I know you go into detail with the sugar babies about how their partners feel about their choices, but how did your partner feel about you being so open on the podcasts?

He's always been very supportive of my crackpot ideas! Luckily for me, he has a high tolerance for me working long hours on something that, as yet, has seen very little remuneration. But I think people who are in relationships with writers (perhaps you'll agree with this, Anthony?) have to be very patient, long-suffering sorts. He's also been helping me with some of the production side of things, and means to play a larger role in Season 2: Heyer Today.

 

At the start of the Sugar Baby Confessionals you state that one of the reasons you wanted to make the podcasts was to ensure you’re friend was going to be OK, and would emerge emotionally (and perhaps physically) unscathed. As the series has progressed, I’ve increasingly come to share your concern - the potential for emotional damage seems huge, and yet those involved seem to understand the logic of that argument, but less so the emotions. Do you ever want to shake them by the shoulders, as a friend, and show them the dangers? I guess what I’m asking is, do you find it hard to remain an independent interviewer?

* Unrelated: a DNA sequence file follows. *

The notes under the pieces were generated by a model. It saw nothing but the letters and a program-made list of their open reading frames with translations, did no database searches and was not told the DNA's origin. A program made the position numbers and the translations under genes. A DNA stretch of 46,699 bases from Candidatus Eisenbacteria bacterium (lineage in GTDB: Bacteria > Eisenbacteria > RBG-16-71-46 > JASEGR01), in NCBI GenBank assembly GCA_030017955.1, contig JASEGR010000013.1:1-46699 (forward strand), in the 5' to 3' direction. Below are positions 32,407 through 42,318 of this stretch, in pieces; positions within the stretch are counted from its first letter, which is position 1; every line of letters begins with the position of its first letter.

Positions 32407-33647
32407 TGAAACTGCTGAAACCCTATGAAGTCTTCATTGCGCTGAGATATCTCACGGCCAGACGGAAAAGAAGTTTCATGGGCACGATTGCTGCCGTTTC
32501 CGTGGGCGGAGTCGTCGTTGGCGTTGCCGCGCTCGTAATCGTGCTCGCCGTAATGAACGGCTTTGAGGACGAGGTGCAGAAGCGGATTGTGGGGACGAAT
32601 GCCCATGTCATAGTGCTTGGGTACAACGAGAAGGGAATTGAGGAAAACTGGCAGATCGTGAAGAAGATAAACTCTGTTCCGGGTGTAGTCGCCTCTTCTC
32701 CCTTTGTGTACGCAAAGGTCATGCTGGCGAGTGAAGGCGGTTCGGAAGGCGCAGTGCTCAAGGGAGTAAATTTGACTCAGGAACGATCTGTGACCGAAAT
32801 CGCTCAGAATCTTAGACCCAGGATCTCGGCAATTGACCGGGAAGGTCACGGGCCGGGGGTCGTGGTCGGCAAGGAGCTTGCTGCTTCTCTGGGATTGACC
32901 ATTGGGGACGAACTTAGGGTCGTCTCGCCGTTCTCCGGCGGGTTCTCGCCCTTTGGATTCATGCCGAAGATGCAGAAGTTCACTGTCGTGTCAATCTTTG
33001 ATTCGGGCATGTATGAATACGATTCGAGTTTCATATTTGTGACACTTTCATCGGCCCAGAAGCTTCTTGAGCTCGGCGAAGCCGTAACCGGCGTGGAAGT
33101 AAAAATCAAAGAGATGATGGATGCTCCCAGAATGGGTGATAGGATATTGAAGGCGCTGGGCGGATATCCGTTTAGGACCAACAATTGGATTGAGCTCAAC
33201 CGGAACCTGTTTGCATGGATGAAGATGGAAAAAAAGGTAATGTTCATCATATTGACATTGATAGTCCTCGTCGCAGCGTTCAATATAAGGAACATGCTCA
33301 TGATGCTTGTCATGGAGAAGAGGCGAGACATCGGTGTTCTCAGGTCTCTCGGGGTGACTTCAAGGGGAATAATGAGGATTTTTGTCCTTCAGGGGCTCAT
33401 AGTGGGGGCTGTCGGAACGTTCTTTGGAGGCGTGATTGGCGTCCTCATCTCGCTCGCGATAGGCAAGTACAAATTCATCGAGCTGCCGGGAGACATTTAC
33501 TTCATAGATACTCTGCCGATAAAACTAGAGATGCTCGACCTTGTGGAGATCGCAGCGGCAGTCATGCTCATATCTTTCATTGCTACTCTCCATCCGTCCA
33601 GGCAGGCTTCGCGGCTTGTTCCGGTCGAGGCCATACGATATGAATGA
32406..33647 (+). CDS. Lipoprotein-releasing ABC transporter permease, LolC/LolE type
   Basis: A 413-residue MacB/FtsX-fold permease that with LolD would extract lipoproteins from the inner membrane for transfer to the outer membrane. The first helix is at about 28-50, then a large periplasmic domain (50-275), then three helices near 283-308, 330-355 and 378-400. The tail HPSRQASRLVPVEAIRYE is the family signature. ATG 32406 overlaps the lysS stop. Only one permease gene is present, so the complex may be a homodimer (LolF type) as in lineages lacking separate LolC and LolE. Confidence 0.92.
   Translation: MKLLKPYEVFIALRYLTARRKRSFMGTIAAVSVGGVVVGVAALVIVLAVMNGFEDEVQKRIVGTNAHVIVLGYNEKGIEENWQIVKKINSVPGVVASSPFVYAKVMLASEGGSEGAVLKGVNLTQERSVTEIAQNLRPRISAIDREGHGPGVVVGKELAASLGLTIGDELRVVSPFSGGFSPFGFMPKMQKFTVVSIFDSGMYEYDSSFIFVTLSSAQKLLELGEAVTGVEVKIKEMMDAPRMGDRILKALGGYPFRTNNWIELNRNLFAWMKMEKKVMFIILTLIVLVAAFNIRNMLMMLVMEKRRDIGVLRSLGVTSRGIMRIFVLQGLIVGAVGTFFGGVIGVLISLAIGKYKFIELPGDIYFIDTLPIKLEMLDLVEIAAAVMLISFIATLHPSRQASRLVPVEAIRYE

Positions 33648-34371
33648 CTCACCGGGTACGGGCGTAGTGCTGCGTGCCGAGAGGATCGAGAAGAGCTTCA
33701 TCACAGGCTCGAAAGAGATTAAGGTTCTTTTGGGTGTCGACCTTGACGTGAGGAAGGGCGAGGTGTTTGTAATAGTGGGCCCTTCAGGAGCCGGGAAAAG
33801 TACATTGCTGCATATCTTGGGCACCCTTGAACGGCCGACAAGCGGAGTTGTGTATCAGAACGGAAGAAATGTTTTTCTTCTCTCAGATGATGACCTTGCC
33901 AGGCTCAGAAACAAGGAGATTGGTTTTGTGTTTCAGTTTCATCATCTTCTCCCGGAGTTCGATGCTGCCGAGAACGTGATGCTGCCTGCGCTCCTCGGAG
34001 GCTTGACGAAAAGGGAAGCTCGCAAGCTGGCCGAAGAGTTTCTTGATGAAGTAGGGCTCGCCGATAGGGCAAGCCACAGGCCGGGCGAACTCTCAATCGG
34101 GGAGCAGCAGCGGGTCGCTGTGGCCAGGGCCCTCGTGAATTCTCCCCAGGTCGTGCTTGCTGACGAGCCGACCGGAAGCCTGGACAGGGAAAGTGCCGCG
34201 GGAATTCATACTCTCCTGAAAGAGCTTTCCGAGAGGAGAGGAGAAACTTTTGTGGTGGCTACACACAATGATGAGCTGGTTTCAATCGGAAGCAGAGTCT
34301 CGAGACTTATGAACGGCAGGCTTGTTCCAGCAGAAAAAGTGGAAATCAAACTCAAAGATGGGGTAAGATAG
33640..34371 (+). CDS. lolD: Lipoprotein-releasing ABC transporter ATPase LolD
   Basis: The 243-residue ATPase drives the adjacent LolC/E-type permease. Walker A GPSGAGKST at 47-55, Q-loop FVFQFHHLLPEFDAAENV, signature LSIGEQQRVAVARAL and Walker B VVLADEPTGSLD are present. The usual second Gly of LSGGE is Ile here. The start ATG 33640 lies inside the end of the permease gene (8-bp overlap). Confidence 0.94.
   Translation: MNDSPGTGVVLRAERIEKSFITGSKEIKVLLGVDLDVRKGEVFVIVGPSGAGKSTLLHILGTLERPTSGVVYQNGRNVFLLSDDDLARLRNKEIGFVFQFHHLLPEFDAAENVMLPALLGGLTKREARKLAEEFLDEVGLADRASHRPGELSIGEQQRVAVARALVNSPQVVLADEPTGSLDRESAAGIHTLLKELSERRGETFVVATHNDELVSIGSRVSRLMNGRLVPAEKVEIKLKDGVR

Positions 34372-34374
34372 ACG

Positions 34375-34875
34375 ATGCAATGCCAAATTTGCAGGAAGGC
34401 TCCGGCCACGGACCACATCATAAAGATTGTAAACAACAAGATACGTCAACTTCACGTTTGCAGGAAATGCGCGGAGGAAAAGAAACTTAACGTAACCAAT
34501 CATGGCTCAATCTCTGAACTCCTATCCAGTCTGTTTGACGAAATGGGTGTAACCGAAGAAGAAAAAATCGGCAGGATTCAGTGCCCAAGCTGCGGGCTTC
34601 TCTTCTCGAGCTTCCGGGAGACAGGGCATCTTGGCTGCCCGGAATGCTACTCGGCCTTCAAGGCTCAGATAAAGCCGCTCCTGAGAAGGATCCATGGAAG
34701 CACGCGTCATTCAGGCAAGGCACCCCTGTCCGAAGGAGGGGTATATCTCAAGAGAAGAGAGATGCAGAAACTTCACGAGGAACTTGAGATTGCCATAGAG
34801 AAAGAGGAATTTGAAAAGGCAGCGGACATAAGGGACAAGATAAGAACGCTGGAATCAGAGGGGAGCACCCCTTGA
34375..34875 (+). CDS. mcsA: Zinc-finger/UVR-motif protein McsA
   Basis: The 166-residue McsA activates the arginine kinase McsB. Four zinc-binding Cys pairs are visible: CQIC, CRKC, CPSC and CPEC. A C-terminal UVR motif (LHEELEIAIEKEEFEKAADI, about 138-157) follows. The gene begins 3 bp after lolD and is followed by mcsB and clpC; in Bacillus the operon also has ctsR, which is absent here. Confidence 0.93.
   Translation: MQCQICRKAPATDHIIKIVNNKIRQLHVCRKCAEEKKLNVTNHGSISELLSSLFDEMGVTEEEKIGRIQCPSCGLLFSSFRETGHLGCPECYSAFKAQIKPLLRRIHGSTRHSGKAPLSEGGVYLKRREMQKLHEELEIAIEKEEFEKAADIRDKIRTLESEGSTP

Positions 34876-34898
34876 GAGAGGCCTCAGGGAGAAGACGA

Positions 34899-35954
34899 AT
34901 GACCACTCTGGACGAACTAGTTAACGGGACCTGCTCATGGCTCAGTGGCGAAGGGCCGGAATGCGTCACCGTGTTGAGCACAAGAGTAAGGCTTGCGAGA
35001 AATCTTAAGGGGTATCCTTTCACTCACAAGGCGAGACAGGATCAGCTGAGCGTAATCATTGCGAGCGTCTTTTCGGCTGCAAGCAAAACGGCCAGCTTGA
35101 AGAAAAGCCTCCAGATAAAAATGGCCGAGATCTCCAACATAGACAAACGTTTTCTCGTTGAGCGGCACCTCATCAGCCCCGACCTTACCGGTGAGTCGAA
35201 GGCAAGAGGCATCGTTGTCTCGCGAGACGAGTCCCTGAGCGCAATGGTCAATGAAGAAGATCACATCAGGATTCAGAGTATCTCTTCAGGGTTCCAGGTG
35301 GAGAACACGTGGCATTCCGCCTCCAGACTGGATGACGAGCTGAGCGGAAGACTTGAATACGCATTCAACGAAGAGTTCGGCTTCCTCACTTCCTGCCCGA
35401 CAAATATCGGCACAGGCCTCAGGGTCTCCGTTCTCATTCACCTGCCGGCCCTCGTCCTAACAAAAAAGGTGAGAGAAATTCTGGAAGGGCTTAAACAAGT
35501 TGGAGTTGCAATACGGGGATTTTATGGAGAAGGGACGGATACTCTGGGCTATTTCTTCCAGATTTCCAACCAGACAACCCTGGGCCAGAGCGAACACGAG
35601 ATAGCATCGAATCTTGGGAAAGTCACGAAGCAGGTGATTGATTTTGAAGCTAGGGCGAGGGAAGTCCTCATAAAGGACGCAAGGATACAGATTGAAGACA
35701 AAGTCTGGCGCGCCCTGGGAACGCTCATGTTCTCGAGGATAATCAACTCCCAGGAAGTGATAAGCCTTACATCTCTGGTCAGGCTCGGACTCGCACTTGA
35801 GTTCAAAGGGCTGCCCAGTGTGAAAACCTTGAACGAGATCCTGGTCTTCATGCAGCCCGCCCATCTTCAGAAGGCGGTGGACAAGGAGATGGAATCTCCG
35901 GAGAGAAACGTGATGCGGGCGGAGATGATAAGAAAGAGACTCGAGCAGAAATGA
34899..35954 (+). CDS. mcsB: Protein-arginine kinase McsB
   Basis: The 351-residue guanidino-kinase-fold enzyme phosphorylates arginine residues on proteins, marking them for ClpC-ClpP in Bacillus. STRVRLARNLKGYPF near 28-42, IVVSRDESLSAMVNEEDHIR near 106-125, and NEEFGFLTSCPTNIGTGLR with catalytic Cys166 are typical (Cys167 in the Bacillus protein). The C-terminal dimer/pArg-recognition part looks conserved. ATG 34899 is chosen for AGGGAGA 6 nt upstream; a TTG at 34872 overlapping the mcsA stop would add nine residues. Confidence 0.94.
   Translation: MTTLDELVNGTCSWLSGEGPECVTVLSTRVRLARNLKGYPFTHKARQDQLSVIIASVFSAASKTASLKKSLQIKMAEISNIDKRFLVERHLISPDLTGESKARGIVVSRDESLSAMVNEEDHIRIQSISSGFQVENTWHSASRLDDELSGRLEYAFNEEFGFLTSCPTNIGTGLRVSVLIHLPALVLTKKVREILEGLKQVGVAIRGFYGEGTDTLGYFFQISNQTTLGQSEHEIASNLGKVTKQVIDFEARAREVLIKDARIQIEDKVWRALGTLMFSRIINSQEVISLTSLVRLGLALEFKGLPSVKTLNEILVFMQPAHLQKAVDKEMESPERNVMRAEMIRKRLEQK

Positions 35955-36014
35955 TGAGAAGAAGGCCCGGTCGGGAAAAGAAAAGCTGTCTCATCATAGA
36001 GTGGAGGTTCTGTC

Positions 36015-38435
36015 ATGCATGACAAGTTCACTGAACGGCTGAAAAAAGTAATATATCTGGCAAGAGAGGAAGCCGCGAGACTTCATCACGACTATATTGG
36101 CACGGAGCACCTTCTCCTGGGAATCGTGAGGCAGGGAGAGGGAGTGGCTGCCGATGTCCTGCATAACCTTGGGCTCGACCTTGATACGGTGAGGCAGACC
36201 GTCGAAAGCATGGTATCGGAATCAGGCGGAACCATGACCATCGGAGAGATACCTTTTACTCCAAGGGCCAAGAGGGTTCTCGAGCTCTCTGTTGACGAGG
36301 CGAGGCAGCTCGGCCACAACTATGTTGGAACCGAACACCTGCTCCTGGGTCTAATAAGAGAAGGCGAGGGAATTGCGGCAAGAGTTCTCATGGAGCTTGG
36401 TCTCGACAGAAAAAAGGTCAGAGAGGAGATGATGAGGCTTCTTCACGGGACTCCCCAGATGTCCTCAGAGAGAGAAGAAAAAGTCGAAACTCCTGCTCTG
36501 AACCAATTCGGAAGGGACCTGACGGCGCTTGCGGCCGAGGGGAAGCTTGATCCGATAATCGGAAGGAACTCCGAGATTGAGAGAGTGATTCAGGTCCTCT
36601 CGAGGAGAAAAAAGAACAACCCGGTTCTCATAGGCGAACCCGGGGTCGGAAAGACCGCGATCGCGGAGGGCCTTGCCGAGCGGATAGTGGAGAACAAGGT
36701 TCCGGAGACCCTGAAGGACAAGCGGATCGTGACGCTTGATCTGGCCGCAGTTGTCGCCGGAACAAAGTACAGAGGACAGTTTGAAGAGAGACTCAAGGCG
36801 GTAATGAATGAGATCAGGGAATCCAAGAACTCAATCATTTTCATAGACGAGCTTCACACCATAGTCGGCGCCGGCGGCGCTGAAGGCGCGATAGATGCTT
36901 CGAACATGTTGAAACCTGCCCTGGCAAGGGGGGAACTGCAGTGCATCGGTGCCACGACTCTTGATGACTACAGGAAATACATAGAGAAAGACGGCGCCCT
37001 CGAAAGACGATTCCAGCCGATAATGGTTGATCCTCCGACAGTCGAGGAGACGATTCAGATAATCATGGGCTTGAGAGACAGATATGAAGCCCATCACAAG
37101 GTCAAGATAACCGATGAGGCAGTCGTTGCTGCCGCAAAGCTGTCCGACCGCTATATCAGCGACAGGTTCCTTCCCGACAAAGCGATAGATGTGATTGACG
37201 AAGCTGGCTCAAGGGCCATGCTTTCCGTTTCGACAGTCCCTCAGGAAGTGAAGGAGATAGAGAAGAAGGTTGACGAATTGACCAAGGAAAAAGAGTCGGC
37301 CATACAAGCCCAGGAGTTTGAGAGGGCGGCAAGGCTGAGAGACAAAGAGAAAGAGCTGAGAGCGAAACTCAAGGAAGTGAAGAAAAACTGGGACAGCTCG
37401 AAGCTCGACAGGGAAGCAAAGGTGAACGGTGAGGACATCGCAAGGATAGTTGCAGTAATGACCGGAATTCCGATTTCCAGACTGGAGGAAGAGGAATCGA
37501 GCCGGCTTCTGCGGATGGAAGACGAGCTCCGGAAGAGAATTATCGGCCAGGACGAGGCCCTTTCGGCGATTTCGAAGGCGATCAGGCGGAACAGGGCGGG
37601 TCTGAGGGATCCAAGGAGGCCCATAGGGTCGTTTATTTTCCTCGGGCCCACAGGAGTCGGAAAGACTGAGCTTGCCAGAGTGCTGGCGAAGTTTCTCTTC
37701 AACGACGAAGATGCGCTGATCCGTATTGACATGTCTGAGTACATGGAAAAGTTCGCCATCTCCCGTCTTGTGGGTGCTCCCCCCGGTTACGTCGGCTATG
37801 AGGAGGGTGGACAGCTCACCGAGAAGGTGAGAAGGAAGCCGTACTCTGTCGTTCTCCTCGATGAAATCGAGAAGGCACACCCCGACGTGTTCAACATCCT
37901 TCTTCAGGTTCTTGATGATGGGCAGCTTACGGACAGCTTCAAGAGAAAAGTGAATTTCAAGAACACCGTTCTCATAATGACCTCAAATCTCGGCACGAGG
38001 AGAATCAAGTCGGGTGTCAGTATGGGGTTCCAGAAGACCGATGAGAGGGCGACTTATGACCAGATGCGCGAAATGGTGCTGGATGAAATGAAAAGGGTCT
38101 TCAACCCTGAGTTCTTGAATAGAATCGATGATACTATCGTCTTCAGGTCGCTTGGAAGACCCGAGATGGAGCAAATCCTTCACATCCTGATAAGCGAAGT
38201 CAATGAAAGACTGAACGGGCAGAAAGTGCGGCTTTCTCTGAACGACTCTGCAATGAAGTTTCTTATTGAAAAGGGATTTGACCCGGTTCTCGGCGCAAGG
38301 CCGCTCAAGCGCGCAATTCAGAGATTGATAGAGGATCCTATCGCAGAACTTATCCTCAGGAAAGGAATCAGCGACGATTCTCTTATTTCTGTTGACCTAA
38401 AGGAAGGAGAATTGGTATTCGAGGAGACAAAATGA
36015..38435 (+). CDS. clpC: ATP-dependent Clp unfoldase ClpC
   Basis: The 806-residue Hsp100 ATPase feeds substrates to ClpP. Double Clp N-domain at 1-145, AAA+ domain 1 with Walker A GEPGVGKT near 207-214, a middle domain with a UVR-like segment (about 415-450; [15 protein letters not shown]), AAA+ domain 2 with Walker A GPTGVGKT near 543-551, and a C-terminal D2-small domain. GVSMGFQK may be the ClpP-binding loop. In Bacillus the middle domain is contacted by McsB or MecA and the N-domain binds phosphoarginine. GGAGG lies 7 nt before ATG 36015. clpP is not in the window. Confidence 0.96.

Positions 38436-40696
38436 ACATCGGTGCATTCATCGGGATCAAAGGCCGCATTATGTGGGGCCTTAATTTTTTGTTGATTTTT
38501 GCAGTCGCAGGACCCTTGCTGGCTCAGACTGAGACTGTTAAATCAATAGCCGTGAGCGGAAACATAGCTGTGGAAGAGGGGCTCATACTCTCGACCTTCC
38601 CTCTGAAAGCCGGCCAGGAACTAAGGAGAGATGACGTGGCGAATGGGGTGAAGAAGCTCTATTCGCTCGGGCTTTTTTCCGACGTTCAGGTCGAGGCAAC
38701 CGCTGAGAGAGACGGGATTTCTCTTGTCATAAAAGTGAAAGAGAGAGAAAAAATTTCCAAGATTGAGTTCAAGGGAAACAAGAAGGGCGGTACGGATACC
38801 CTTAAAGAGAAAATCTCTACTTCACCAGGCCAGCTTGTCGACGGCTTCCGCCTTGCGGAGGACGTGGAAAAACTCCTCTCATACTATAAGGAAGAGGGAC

This is a tough one to answer because, in my experience, when people are set on doing something that seems dangerous or uncertain, issuing a veto or telling them baldly that they're wrong for doing such and such, rarely works. Also, as a highly risk averse person, I sometimes don't trust my own sense of misgiving or fear, because I know I'm overly cautious. Perhaps that's why I'm drawn to people like Ruby, who really grab life by the...horns ;)  Add to this a near complete lack of 'street smarts', which Ruby has in abundance - I sort of trusted that, between us, we could stave off any particularly dire consequences. However, there is no accounting for the human heart, so I had to let go of trying to control the situation and just focus on being there for her, as best I could, outside of the podcast.

In terms of her choices, I tried very hard to be a non judgemental ear for her, so that she would feel safe to be open with me, and if something did happen, I could really help her. Also, I hoped that, by talking about it each week, she'd be able to process it herself, or at least get a chance to think more deeply about everything that was happening to her at the time.